Week 41: Brick building

On my drive to a meeting recently I was listening to an academic researcher on NPR discuss global warming research and how it intersects with public and political opinion. As part of the discussion, the researcher said that a concern to be wary of when dealing with academic research is that everyone is out there building individual bricks of knowledge on a subject, but no one is working together to build a wall. In other words, academic institutions expect their faculty to publish research, but there is little incentive to work together to pull all of those pieces together to make a more comprehensive argument or view.

This concept resonates with me as an evaluator. As Dr. Tackett mentioned in her post last week, it is easy to continue to provide a standard and expected deliverable for clients. This often means producing a report with descriptive statistics, analysis, and recommendations. However, where the magic happens is when we can help our clients see how their work fits into the overall bigger picture and push those findings to larger outcome goals.

An example I think of in our work at iEval is when Johns Hopkins University and Chapin Hall at the University of Chicago came out with groundbreaking research on high school dropouts. Research studies outlined what academic and social behaviors were indicators that put students at risk of failing to graduate. These studies have a monumental impact on programs that aim to improve outcomes for students. While it would have been easy to coast by with our current projects and only keep these studies in the back of our minds, iEval determined that they should be driving the reports we provided to many of our school-based programs.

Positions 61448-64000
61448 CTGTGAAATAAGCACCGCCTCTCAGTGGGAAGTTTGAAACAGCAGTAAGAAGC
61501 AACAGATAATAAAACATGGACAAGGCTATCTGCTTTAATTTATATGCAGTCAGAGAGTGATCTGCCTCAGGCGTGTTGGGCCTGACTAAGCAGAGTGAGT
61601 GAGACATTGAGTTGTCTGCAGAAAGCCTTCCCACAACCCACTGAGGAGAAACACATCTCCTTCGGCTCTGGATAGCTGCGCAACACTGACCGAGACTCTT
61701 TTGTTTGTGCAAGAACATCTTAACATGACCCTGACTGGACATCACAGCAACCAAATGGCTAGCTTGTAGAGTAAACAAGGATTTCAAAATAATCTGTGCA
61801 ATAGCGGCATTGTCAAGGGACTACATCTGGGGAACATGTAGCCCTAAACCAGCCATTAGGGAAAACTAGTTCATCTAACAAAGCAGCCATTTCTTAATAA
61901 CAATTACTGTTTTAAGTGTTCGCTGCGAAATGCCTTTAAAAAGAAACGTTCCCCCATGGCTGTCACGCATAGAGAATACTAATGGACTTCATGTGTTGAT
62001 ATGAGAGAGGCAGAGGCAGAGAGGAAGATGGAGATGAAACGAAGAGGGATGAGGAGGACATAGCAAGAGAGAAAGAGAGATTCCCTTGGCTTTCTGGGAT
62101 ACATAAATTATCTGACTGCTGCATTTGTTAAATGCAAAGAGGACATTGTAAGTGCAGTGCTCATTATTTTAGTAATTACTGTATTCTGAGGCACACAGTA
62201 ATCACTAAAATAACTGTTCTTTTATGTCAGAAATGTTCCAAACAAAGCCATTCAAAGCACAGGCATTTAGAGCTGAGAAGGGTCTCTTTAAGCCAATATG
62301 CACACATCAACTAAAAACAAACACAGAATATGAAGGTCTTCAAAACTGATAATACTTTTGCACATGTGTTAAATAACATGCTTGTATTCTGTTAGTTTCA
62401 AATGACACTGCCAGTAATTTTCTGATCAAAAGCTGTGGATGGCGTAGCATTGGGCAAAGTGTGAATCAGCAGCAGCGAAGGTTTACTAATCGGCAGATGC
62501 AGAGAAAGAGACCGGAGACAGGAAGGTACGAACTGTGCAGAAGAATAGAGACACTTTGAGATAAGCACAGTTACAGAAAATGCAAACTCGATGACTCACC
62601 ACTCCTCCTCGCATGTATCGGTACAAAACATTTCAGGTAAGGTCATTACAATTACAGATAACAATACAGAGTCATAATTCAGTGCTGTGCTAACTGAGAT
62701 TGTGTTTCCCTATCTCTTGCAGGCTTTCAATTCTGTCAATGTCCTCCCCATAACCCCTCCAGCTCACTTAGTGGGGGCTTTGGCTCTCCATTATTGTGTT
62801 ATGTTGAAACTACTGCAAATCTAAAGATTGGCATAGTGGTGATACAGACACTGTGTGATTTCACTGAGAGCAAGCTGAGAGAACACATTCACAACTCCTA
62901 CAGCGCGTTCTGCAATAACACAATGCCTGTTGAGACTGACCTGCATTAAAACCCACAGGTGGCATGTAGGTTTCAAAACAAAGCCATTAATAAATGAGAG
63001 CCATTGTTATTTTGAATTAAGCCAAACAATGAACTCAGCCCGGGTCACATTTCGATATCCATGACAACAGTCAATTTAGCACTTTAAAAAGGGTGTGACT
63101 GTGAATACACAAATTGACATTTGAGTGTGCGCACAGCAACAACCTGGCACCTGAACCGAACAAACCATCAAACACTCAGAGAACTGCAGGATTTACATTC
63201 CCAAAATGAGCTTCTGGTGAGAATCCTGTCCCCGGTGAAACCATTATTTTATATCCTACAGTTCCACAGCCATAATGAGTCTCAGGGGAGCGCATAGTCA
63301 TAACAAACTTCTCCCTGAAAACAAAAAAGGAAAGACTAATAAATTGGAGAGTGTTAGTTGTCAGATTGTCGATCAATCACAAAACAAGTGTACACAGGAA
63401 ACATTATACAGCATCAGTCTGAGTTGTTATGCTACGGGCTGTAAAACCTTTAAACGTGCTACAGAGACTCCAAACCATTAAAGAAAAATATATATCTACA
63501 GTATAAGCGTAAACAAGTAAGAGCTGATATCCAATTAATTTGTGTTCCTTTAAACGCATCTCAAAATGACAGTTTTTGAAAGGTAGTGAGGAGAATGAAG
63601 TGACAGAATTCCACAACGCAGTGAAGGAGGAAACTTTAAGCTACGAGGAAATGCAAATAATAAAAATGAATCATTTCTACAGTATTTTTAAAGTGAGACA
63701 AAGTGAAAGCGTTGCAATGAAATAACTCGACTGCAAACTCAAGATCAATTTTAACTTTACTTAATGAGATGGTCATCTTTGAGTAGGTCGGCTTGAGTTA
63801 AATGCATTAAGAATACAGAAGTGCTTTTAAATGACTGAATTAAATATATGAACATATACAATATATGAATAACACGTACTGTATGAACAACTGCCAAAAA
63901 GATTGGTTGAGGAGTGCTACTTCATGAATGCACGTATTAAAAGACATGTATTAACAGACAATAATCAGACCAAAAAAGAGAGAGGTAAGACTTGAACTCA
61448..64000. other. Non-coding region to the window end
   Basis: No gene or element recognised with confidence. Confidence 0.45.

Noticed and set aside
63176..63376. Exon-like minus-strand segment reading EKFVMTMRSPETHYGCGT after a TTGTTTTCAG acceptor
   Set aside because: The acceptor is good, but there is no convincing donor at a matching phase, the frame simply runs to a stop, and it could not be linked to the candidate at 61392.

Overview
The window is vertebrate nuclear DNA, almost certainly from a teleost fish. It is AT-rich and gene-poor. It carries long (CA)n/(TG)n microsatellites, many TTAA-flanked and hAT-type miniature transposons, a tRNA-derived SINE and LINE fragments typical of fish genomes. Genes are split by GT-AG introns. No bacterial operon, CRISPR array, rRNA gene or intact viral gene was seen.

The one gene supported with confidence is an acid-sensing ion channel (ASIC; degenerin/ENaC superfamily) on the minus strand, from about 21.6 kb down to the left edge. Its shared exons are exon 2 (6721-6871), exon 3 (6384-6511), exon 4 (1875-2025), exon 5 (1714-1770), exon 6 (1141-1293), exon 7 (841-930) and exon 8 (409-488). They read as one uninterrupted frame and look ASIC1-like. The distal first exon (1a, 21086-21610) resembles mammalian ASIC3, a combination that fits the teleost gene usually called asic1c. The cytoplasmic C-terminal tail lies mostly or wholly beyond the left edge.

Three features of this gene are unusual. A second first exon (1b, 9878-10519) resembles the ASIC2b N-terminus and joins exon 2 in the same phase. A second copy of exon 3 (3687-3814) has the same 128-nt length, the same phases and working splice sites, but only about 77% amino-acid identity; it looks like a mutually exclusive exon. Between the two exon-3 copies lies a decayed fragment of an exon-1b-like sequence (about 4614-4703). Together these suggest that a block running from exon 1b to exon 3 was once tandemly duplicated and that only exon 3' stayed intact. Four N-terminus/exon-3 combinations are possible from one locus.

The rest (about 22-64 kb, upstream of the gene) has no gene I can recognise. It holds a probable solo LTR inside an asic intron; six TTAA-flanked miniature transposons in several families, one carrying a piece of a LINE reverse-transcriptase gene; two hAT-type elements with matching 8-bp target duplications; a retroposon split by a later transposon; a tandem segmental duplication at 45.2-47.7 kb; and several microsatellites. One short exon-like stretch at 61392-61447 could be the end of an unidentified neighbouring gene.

For example, how many of the students served by our clients have one or more of the risk predictors? What impact do programs have on the number of risk predictors a student has? How can school day, after-school, and community members work together to best address student risk predictors?

Addressing risk-predictors and high school dropouts is one way we were able to use current research and apply it to our “brick making” practice. iEval was able to use national research and apply it to local communities to move their programs beyond a traditional book-shelf report to one that has moving parts, cutting-edge ideas, and applicable findings.

KELLEY’S USEFUL TIP: One way to stay attuned to new research in your field is to sign up for e-blasts from the top research magazines and institutions in your field. For me, Ed Week, Harvard Graduate School of Education, and the Harvard Family Research Project are essential resources. By skimming these emails as they come in, I can stay abreast as to what new research is out there and brainstorm ways to integrate it into our work.